Flowers of Shanghai is a gorgeous, claustrophobic and mesmerizing movie about the flower girls -- the prostitutes -- who live and work in four elegant brothels -- the flower houses -- in Shanghai during the late 19th century. The film is set entirely in these houses. There is no natural light; everything is lit by dim lamps and candles. The world is made of dark, carved wood, silks and polished lacquer. There are no cuts, just slow dissolves to black and then into another scene, and the scene can be a continuation of a sequence separated only by minutes, or a move to a different flower girl in a another of the brothels. The effect is almost dream-like.
Flower girls are purchased by the "aunties," the women who run the brothels, when they are 7 or 8. The aunties raise them, feed them, clothe them and train them in the profession of pleasing wealthy men. None have a future unless they can fascinate a customer enough to begin a long-term relationship ending in marriage as a second or third wife.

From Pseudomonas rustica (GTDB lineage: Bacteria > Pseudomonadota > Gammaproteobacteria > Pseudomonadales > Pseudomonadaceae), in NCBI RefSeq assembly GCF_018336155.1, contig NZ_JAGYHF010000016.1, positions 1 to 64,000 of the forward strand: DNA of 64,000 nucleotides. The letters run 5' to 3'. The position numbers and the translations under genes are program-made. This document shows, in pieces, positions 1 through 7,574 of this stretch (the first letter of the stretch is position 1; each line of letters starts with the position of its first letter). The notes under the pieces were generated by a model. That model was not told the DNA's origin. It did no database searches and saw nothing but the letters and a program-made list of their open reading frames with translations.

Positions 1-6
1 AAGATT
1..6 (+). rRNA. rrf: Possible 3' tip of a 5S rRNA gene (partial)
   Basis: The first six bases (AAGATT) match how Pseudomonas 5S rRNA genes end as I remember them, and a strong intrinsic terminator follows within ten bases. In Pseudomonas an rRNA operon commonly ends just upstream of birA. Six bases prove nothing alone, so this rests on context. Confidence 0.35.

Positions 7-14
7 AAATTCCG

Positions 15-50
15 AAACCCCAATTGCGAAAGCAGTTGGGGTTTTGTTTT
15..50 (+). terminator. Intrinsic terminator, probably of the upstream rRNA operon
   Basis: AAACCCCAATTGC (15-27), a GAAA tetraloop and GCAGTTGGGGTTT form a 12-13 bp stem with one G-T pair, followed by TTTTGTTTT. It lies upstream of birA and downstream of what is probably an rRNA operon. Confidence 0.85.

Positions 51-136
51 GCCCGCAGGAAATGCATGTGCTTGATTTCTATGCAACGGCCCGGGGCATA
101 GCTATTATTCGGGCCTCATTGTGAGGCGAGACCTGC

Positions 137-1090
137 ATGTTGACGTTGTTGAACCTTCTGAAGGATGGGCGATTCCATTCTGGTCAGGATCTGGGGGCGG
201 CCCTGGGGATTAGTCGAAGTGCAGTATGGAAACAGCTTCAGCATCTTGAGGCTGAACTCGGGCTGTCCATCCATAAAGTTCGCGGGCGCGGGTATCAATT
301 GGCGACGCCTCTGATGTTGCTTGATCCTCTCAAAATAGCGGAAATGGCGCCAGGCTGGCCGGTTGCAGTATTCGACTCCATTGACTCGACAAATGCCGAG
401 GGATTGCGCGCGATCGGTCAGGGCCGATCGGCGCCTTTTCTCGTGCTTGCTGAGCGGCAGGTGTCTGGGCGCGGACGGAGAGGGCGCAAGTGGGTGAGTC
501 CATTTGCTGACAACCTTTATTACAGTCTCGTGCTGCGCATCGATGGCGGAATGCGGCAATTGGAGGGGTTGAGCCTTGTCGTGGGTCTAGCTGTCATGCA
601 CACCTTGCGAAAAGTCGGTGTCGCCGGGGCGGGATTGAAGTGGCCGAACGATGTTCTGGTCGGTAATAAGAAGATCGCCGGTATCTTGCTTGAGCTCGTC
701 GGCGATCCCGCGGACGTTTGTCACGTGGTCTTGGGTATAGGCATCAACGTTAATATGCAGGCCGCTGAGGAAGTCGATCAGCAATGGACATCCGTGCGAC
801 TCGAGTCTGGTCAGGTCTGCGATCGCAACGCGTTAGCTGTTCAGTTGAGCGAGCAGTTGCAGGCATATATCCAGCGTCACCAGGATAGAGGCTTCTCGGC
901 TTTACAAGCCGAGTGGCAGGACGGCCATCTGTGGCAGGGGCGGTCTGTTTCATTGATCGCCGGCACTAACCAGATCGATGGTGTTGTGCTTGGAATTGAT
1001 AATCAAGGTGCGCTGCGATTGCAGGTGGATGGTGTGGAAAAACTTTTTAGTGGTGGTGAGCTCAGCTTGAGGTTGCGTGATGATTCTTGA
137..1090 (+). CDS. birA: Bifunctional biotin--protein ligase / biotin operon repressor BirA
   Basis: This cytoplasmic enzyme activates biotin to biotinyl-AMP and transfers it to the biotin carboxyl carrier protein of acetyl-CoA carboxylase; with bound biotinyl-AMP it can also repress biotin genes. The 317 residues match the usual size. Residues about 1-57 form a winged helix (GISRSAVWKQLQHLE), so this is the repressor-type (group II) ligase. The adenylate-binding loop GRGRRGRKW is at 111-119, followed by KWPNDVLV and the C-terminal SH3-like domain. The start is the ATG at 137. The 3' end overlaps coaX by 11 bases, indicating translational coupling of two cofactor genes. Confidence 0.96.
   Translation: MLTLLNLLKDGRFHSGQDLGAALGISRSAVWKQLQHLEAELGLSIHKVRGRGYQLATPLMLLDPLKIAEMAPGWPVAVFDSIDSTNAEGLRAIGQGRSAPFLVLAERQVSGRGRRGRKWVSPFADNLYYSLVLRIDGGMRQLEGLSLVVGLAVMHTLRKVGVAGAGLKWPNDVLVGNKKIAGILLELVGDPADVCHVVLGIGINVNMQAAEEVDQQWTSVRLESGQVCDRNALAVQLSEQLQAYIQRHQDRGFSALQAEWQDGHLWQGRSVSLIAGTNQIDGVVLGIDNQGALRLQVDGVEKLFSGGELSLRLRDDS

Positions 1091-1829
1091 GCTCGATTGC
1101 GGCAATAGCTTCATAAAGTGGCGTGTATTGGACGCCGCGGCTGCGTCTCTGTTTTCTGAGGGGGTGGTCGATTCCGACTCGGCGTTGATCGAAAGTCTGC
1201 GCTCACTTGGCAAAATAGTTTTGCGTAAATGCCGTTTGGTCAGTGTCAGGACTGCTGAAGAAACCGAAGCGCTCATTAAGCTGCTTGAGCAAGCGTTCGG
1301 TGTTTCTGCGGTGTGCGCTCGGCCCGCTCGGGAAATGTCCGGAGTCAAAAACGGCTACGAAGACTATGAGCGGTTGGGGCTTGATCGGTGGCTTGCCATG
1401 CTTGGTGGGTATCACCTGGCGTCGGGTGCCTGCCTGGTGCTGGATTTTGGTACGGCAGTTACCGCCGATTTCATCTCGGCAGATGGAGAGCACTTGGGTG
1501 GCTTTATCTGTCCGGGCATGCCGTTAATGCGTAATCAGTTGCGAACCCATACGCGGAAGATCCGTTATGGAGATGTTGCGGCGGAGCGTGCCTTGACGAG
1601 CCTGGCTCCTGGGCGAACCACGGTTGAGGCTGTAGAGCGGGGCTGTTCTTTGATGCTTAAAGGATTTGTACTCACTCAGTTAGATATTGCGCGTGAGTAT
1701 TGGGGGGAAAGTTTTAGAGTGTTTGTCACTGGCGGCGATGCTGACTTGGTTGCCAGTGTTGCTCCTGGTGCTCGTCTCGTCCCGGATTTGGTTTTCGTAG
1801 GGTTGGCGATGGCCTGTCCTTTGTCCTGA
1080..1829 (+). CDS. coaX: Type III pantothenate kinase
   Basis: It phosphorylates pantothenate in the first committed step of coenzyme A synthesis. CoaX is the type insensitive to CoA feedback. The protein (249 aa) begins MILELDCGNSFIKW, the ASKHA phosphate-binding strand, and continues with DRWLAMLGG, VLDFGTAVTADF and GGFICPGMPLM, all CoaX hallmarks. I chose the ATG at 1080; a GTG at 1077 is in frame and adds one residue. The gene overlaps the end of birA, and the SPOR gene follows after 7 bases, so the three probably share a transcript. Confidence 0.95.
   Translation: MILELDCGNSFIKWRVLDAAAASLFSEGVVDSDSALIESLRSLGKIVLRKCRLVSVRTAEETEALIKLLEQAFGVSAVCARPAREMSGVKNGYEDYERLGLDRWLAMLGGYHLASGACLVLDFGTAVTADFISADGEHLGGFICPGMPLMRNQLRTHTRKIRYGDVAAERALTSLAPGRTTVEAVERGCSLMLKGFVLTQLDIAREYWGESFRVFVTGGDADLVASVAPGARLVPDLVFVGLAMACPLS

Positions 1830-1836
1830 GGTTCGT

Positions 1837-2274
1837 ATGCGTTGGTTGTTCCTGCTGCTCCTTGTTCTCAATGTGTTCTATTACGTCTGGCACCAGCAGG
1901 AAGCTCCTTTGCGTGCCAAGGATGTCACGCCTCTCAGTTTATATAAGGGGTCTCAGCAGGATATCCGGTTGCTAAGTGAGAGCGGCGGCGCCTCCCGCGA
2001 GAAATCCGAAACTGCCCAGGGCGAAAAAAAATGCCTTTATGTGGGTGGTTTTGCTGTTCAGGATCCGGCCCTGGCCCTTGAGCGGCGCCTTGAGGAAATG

There is Crimson, who is supporting her family, and who finds herself unable to keep her relationship with Master Wang (Tony Leung Chiu Wai). There is Jasmine, who manages to marry Wang and then is foolish enough to enter into an affair. There is Emerald, who is ambitious and knows her worth, who is determined to buy her freedom. There is Jade, increasingly popular and who thinks a young customer's statement of love is true.
There are the men, who spend hours dining and playing drinking games in the houses, attended by the women who pour their wine, laugh with them, prepare their opium pipes and entertain them privately by appointments made with the aunties.
By the end of the movie we also realize that while we hear less of Jasmine, Crystal, Pearl and the other women we met or heard about earlier, we now are hearing more about Jade, Treasure, Golden Flower, Laurel, Silver Phoenix, newer flowers of Shanghai. Yet the men remain the same, only older.
This is no soap opera. Everything has a value, everything can be bargained for, but subtly. At first you may not be sure much is happening. A good deal does, but you have to be open to it.
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About the reviewer
C. O. DeRiemer (Charley2)
Since I retired in 1995 I have tried to hone skills in muttering to myself, writing and napping. At 75, I live in one of those places where one moves from independent living to hospice. I expect to begin … more
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